Half A Billion: China’s Middle-Class Consumers: In 2000, 4% of Chinese urban households were middle class. It’s now two-thirds, and by 2022, it’s expected to be three-quarters, contributing to 630 million middle class consumers. China’s mass middle class – those with household incomes of $9,000-$16,000 a year, make up 54% of urban households. Upper middle class – $16,000-$34,000, make up 14%, however by 2022, they’ll account for 54% of urban households and 51% of China’s overall consumption. Chinese middle class are spending.  They bought 50 million flat screen TVs last year, with 68% of upper middle class now owning one. 34% of the upper-middle class have a bachelors degree or higher and 26% can speak and understand English. In 2011, 37% of them spent an average of 25% percent more on education than in 2010. By 2020, consumers born after the mid-1980s will account for 35% of consumption, and will be major purchasers of leisure, personal services, travel and high-end hospitality. Services will account for 50% of spending by 2022, up from 44% today.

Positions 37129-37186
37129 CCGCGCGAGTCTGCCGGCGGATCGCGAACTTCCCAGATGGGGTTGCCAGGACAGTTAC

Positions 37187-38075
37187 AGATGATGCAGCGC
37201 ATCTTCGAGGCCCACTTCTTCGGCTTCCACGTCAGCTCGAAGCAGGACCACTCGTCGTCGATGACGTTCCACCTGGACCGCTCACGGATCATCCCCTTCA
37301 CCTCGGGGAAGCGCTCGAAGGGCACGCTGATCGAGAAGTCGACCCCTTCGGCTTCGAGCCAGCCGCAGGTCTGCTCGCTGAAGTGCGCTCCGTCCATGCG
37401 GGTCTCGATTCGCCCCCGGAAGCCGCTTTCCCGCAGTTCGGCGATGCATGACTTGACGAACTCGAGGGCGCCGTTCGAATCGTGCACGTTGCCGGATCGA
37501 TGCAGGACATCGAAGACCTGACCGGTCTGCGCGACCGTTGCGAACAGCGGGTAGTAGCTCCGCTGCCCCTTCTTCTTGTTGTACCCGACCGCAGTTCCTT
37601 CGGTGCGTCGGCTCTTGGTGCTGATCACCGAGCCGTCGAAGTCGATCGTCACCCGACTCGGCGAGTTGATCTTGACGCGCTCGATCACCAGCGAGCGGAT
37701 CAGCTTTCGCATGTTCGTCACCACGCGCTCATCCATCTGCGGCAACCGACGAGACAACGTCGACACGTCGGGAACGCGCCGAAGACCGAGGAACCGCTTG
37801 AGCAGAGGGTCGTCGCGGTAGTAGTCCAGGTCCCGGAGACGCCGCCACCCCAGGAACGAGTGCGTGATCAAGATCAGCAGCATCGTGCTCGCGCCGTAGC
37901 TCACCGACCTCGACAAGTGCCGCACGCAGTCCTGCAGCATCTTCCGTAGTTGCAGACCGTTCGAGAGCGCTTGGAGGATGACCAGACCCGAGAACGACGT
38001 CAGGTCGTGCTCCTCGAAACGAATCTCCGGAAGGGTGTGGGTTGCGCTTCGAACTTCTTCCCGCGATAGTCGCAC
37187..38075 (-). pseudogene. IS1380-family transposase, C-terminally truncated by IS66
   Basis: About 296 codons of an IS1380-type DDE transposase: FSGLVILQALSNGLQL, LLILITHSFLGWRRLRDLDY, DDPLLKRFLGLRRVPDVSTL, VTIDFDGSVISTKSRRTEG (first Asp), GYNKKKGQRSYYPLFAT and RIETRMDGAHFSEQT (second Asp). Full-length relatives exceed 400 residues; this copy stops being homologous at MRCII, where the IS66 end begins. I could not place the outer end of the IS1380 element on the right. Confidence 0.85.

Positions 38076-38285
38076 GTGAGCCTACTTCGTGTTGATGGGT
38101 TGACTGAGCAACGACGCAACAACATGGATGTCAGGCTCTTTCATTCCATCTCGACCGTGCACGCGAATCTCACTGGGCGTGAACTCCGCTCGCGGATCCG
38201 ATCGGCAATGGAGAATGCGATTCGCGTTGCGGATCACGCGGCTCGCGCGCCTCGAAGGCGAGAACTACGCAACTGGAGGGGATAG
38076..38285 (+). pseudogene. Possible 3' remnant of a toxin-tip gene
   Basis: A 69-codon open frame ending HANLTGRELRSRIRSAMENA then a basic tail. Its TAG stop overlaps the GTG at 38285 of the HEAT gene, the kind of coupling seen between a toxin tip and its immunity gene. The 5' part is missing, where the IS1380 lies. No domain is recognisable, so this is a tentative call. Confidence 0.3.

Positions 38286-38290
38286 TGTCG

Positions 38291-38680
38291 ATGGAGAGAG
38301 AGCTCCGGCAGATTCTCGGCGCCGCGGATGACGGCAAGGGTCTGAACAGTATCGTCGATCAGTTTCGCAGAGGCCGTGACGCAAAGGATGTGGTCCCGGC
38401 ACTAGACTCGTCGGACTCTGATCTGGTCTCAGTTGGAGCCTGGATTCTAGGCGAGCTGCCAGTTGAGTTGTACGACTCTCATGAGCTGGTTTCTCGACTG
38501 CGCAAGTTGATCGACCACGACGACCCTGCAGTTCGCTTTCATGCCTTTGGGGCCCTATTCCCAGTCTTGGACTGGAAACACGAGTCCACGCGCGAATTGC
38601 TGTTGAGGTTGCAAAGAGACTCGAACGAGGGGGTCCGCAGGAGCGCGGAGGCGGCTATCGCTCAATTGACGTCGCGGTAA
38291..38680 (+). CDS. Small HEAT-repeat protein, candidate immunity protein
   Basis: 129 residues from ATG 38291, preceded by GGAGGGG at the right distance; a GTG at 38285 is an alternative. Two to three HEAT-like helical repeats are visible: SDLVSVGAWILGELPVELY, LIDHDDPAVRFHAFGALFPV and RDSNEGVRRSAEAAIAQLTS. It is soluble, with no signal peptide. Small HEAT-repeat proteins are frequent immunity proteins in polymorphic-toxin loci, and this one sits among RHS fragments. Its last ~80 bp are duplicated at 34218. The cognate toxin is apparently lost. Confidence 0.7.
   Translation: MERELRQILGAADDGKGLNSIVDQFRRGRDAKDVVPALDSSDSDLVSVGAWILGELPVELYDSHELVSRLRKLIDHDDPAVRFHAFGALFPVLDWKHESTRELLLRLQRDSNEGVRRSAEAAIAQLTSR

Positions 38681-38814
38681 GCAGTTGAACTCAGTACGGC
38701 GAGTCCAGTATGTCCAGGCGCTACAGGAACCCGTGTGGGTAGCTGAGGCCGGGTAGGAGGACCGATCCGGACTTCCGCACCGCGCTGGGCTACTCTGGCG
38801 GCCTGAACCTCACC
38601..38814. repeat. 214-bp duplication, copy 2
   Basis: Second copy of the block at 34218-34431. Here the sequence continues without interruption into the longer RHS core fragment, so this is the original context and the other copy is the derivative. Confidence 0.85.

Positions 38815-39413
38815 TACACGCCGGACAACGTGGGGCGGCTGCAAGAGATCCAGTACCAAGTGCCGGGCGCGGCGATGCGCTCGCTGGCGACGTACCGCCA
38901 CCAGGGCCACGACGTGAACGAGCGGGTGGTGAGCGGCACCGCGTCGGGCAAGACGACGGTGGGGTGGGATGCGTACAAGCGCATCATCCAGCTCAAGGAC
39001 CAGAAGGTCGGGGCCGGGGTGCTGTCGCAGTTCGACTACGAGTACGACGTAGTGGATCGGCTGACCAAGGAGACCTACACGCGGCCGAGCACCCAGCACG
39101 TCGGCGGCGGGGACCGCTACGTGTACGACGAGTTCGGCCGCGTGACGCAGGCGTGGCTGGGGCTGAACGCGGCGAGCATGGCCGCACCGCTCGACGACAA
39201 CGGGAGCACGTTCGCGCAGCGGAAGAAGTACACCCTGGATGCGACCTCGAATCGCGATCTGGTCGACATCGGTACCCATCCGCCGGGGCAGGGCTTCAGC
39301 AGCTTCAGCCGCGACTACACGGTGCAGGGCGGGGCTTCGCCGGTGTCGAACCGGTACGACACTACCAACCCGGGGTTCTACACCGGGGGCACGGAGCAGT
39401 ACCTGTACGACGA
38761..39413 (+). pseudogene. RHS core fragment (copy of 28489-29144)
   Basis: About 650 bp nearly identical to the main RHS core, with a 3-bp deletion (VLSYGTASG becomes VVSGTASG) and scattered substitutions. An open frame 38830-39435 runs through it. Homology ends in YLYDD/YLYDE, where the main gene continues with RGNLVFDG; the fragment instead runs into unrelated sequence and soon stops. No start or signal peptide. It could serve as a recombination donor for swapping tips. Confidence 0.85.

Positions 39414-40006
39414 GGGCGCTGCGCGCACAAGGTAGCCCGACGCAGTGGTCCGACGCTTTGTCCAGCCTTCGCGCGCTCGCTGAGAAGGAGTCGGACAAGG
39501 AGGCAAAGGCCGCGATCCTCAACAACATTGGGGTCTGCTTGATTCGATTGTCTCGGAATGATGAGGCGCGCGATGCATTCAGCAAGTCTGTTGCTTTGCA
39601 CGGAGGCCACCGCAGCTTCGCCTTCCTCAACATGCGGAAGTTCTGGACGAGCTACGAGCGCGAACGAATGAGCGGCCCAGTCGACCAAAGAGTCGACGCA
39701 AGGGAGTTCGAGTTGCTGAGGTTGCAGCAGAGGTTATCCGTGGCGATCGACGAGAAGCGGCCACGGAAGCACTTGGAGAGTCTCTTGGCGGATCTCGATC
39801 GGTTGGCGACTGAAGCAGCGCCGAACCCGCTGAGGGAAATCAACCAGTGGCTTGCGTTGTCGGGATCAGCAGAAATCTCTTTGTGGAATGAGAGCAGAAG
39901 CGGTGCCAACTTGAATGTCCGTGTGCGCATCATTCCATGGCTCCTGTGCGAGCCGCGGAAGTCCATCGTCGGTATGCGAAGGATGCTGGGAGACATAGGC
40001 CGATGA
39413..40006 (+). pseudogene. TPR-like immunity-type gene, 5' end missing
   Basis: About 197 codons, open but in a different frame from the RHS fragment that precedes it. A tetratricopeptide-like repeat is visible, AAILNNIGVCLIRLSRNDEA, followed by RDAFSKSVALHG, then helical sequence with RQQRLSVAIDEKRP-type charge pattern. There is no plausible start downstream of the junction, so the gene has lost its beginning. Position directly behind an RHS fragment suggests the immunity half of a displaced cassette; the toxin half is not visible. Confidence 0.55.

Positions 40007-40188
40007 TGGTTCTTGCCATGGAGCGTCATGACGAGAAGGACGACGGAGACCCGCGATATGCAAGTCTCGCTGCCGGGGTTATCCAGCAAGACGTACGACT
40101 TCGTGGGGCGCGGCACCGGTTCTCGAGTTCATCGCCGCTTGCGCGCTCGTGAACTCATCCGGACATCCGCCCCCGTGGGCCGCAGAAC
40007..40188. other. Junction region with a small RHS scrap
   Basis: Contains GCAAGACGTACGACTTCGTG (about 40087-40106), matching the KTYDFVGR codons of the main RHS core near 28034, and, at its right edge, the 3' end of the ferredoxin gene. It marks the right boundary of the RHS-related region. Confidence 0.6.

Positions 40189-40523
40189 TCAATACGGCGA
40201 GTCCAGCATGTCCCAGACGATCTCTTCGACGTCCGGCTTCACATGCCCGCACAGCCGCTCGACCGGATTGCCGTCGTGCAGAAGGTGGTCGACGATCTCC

China Shoppers Not Spending Enough: Chinese consumers still have the lowest consumption to GDP ratio in the AsiaPac region – 35%. India is 60%, the US 70%, so there’s plenty of room for growth. 2012 saw consumption become the largest contributor to GDP growth for the first time, at 51.8%. Although consumer spending growth is in double digits, concerns over what will happen to the economy and real estate prices are the two biggest drags on consumer confidence.

Finnish Fashion Entrepreneur Eyes Chinese Market: “There are so many people [in China] who no more want to show that I am rich, wealthy and successful, but they rather want to show this is who I am, this is my identity,” – CEO of Marimekko, top Finnish fashion brand who’s opening up stores in Shanghai & Beijing this summer.

China’s Changing Profit Picture: Just 3% of local and foreign businesses in China reported an operating loss, although almost half said margins are lower than two years ago, and most said revenue growth is slowing and costs are increasing. Healthcare was the industry in best shape, with 25.2% EBITDA margins, followed by financial services and technology. Industrial goods were at the bottom of the table.